In any case, even on the detail known so far,  precipitate action is hardly likely. I think it goes something like this, though I stand to be corrected

 

1. You can't take any money out until 1st April 2014

2. Between then and 1st April 2015 you can only takle out £30k

3. If you have not previously taken it, the tax-free cash lump sum is limited to 25%

4. From next week retirees will also only have to prove they have £12,000 of income coming in from combined state pension and retirement plans before they can draw on their pension without having to buy an annuity - the previous amount was £20,000 annually. They can then draw on their pension paying tax at a marginal rate.  Take say £50K to buy a motorhome and you could find yourself paying 40% tax when you take your money out

5. The pensioner bond pays 2.88%  for one year rising to 4% for 3 years

 

One thought: the new arrangements are expected to increase tax take in the short term and if people buy pensioner bonds that are in effect lending their own money to the govt, Thus govt borrowing might look as though it has gone done when in fact it has gone up. 

 

How about the Doctor who was conned out of £250,000 after buying shares that didn't exist. From my own experience dealing with the public, there are people who do make very stupid financial decisions, leaving them thousands out of pocket. I once fought for a widow aged 58 to get compensation for advice given by a insurance agent to her late husband who had transferred his company pension to a personal one. Having received over £70,000, my advice was to invest wisely in cash and low-risk investments. She did mention share ISAs to which I advised to do it on the drip monthly as the stock market was high. With so much money going into her account, her bank called her in for a chat. The advice given was to invest all of it in one high risk fund. I was shocked and told her so. Ignoring my warning, she went ahead just before the stock market crashed, leaving her with a loss of £30,000. In the end she cashed in to retire early due to health reasons. 


Edited by Saint Billinge, 25 March 2014 - 06:54 PM.


#127 Bostik Bailey

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Posted 23 March 2014 - 09:07 PM

How about the Doctor who was conned out of £250,000 after buying shares that didn't exist. From my own experience dealing with the public, there are people who do make very stupid financial decisions, leaving them thousands out of pocket. I once fought for a widower aged 58 to get compensation for advice given by a bank to her late husband who had transferred his company pension to a personal one. Having received over £70,000, my advice was to invest wisely in cash and low-risk investments. She did mention share ISAs to which I advised to do it on the drip monthly as the stock market was high. With so much money going into her account, her bank called her in for a chat. The advice given was to invest all of it in one high risk fund. I was shocked and told her so. Ignoring my warning, she went ahead just before the stock market crashed, leaving her with a loss of £30,000. In the end she cashed in to retire early due to health reasons.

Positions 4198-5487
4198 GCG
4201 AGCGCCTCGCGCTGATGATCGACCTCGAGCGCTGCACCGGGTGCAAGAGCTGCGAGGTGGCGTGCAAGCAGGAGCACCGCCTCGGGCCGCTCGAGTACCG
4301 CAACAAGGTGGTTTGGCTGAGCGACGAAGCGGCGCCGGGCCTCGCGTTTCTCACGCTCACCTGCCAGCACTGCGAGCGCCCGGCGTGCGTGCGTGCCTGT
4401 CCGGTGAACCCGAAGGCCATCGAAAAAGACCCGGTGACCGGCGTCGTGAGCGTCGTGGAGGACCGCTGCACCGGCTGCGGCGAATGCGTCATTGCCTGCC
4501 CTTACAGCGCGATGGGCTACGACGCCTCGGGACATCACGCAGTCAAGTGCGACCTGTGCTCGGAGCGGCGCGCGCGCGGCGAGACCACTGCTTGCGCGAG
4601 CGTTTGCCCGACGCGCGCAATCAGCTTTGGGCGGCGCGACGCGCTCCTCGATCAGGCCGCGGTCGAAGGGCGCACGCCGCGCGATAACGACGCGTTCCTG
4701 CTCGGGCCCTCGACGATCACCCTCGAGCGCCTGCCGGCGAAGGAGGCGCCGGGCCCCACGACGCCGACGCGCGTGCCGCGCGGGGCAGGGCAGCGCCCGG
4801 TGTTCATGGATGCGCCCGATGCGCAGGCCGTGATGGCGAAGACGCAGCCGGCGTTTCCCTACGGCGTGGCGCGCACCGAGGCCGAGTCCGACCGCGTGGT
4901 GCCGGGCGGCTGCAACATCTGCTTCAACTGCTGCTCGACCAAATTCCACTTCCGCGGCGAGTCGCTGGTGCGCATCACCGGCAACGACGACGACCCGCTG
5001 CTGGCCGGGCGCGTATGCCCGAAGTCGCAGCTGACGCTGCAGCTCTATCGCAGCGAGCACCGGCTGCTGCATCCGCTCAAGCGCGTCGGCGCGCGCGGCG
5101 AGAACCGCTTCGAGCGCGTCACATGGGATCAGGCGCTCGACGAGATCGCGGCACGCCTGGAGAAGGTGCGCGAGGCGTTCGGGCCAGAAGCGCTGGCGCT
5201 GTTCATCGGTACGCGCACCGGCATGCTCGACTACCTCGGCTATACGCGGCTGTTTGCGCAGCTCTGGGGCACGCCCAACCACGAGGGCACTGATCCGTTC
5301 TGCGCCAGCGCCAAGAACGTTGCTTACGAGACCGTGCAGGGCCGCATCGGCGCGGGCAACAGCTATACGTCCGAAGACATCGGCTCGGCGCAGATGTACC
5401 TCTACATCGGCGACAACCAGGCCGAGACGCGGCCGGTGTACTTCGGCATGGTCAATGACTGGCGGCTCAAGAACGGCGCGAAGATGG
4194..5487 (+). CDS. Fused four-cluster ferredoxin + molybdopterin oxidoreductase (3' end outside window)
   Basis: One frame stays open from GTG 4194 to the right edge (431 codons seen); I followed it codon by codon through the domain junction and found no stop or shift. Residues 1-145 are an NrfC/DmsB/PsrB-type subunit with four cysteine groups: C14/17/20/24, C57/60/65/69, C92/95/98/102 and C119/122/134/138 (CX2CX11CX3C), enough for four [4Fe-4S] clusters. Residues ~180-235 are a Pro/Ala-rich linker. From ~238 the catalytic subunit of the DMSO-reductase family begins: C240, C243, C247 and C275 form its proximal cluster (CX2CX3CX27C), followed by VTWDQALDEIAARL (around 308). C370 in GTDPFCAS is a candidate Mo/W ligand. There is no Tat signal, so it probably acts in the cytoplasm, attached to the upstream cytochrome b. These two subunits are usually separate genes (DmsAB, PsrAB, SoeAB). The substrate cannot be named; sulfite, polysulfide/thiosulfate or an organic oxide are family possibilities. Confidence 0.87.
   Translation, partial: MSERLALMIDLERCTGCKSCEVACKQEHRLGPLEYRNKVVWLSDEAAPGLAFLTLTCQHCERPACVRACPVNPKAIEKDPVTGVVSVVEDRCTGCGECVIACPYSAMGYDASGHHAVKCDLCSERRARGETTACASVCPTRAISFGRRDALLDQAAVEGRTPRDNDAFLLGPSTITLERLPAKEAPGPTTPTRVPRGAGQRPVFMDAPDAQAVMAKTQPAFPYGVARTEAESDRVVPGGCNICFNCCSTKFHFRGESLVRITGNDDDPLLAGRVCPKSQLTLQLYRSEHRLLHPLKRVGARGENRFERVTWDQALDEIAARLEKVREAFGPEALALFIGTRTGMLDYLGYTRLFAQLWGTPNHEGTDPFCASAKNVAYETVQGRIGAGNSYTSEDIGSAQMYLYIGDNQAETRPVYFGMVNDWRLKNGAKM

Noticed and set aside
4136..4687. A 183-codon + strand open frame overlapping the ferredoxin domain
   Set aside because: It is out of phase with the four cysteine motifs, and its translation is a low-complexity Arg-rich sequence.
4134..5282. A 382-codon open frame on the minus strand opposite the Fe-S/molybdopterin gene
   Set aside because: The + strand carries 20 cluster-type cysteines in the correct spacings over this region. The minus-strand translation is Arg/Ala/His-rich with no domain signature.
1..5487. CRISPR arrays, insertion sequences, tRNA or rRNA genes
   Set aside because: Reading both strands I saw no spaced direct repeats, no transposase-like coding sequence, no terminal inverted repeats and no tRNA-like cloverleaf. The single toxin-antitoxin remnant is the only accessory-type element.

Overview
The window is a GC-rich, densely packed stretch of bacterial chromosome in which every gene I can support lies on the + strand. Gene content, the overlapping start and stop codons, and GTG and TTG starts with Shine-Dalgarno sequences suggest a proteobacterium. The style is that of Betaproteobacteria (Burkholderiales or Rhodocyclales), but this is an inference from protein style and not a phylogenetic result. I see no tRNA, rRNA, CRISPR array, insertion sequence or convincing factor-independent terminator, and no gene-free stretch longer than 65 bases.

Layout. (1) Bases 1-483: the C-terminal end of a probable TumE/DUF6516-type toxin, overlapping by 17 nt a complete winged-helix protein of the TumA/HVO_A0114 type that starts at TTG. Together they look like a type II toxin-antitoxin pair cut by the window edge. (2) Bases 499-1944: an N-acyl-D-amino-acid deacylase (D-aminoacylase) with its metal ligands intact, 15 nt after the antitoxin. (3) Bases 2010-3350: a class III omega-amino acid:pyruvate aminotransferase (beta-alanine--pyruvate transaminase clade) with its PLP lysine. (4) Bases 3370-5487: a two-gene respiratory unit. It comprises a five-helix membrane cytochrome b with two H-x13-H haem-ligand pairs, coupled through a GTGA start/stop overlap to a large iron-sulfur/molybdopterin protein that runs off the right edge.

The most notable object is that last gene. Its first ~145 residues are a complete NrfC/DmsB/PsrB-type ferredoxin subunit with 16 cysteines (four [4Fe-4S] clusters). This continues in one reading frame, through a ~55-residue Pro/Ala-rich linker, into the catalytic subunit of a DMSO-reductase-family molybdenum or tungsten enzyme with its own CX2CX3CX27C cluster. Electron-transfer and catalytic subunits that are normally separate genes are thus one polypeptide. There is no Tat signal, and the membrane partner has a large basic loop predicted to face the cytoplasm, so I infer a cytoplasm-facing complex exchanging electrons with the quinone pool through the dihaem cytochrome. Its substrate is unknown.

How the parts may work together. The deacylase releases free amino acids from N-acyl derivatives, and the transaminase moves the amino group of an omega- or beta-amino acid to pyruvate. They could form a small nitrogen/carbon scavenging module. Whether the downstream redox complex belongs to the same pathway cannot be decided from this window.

Exactly. It's not as if the banks won't put their staff on big incentives to sell these type if products.

A lot of people will have a lot of cash available and a lot of establishments will want that cash for as little as possible.

#128 Saint Billinge

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Posted 24 March 2014 - 07:23 AM

Exactly. It's not as if the banks won't put their staff on big incentives to sell these type if products.

A lot of people will have a lot of cash available and a lot of establishments will want that cash for as little as possible.

 

Exactly. It's not as if the banks won't put their staff on big incentives to sell these type if products.

A lot of people will have a lot of cash available and a lot of establishments will want that cash for as little as possible.

 

I have edited as the initial advice to transfer was from an insurance agent. There are other scandals that I have come across from unscrupulous IFAs and agents. One guy used to arrange Scottish Amicable 25-year endowments for retirement planing instead of personal pension plans or share ISAs. He made a killing on commission and got away with it, even though the network regulating us knew about it. And the audacity was he accumulated over £100,000 himself in a personal pension. 



#129 JohnM